SNYDER: Poison ivy can be arch nemesis for those who love outdoors
I was in the woods last weekend and suddenly found myself surrounded by my arch nemesis.
There was no way out. I was trapped. It was on the ground and in the trees. Everywhere I looked, poison ivy was lurking, waiting for me to brush against it and seal my fate.
Out of all the beautiful things Mother Nature filled our forest with, why couldn't she keep this plant to herself? Poison ivy has caused far more pain than any plant ever should.
As a young boy, the woods were my second home. That means I would undoubtedly wonder into a patch of poison ivy each summer. Then, like clockwork, the itching and burning would start. It was miserable. Sometimes, the evil plant would sentence me to bed rest for up to a week at a time, my face so swollen it hurt to blink.
With nearly 85 percent of the population allergic to urushiol, the skin irritant in poison ivy, it is no wonder reports of painful blisters go back centuries. In fact, Captain John Smith coined the name poison ivy in 1609.
Urushiol is extremely potent. I'm told just a quarter of an ounce of the stuff would be all that is needed to infect every person on earth. Worst yet, urushiol is quite difficult to get rid of. Once it gets on clothes or any other surface, the oil can remain active for up to five years if not treated.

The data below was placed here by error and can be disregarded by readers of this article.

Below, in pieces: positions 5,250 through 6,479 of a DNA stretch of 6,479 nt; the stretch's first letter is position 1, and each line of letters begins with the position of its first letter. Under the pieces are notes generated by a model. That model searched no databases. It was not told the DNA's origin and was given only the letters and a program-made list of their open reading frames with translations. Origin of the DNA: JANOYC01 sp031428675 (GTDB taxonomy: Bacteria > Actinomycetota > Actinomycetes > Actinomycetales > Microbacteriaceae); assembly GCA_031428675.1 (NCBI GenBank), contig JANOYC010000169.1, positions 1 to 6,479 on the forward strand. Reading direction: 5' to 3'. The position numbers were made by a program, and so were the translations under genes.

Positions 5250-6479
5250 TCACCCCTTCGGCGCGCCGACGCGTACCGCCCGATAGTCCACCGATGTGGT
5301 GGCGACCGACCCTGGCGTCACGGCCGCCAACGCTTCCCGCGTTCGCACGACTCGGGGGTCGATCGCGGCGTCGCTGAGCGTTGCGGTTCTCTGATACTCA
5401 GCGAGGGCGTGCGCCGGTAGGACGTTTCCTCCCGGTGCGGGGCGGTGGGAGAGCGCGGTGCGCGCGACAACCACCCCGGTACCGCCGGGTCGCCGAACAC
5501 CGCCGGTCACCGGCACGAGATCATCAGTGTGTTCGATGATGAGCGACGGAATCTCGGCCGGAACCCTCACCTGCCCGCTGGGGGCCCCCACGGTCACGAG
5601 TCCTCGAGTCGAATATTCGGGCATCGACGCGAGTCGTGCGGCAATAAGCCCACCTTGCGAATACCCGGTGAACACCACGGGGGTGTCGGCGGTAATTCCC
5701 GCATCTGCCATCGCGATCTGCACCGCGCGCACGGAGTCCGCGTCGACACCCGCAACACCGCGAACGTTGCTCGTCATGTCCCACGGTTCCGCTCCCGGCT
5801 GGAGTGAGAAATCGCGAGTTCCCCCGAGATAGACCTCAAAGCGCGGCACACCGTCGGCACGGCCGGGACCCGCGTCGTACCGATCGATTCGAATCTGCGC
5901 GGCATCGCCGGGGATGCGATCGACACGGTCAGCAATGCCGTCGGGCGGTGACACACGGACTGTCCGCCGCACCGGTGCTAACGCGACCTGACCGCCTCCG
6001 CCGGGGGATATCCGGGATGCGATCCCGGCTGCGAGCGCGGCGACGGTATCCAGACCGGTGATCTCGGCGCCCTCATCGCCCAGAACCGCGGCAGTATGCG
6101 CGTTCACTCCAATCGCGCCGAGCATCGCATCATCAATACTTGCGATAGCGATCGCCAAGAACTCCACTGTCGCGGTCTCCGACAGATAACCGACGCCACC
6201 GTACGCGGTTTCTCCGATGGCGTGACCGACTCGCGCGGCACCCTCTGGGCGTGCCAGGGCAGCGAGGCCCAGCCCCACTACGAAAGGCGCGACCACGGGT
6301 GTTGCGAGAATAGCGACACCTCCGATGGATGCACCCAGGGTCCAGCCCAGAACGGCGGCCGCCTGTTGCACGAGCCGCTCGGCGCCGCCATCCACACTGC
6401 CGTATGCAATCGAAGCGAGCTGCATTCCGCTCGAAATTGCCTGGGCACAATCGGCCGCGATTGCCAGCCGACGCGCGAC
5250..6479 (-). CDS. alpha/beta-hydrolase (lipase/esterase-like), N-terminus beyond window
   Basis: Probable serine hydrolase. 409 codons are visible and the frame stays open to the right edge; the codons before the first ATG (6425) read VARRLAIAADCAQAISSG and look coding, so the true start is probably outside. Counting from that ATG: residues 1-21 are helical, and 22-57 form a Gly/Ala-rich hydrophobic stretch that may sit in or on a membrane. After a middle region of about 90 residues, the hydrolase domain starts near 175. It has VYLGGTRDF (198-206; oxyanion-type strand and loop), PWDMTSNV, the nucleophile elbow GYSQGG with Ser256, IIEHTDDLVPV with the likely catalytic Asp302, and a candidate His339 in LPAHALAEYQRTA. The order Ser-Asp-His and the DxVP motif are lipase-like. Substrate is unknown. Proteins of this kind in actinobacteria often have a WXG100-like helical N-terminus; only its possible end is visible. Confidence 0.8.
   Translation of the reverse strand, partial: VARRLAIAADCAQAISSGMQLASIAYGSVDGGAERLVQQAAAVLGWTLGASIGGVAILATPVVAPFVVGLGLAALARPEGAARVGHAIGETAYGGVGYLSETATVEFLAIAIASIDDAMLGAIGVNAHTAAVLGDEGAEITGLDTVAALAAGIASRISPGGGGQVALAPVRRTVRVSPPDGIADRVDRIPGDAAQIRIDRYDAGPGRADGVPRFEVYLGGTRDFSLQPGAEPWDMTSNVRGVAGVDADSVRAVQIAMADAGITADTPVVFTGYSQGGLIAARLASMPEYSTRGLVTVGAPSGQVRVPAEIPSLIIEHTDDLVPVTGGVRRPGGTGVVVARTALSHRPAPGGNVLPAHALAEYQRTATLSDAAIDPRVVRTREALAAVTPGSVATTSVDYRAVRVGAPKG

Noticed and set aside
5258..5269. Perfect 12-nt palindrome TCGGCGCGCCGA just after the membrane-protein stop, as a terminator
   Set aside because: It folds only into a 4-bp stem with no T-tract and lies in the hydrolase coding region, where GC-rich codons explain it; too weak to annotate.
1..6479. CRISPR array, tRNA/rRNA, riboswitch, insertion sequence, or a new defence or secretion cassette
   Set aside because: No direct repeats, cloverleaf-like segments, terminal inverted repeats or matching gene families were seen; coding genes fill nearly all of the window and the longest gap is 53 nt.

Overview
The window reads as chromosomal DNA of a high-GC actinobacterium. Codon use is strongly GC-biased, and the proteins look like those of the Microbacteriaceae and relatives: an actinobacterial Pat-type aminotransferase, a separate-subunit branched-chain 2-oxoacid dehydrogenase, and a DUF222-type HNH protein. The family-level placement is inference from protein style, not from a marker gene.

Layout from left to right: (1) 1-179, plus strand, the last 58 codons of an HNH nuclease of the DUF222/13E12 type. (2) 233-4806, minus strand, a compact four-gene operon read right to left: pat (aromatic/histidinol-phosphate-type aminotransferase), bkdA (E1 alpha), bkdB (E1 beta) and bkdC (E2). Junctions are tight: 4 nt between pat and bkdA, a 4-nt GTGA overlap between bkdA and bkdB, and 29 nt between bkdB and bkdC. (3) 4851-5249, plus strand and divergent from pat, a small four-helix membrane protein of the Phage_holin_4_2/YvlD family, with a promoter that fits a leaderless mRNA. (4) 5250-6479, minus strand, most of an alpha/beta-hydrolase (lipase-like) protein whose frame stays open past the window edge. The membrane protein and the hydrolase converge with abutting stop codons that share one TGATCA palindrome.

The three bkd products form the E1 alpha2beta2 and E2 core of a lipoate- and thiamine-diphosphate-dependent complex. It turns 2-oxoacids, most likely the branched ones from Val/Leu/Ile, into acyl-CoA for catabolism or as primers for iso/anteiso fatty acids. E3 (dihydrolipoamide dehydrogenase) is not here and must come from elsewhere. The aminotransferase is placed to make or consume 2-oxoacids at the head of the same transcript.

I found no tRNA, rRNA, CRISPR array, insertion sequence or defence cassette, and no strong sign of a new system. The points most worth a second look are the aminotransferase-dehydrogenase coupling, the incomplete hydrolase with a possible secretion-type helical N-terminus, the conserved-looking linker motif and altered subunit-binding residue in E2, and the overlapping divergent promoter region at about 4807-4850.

So, how do you avoid a painful outbreak? The key is avoiding contact. That means you have to know where the plant likes to grow and what it looks like.
Poison ivy does not grow well in deep, thick forests or wide-open fields. It loves the brushy areas surrounding fields and at the edge of wood lines. One of the plants favorite places to grow is in most of our front yards, our flower beds.
While it takes some practice to be able to properly identify poison ivy, there are some general guidelines to follow. The most popular rule is: "Leaves of three, let it be." While there are exceptions, poison ivy generally grows in clusters of three leaves protruding from a single stem.
In the spring, fresh leaves are a very dark red and have a shiny appearance, an easy identifier. But in summer, the leaves turn a duller green and blend in with other plants. Detection is much harder.
Sometimes contact with poison ivy cannot be avoided. That is where rubbing alcohol comes in. After coming in contact with the plant, immediately flush any exposed skin with rubbing alcohol. Then, wash the area with plenty of water.
Only use soap after cleaning with alcohol and flushing with fresh water. Often, soap can spread urushiol instead of removing it. Follow the same process for any clothes or gear that may have been in contact with poison ivy.
For most of us, poison ivy is an annual nuisance that comes with the territory. If you spend much time outdoors or in the woods, you are bound to get a nasty rash. But with a little precaution, the pain and itching can be kept to a minimum.
Mother Nature gave us plenty of wonderful things. Poison ivy is not one of them.
— Andy Snyder writes about the outdoors for The York Dispatch. He can be reached at email@example.com.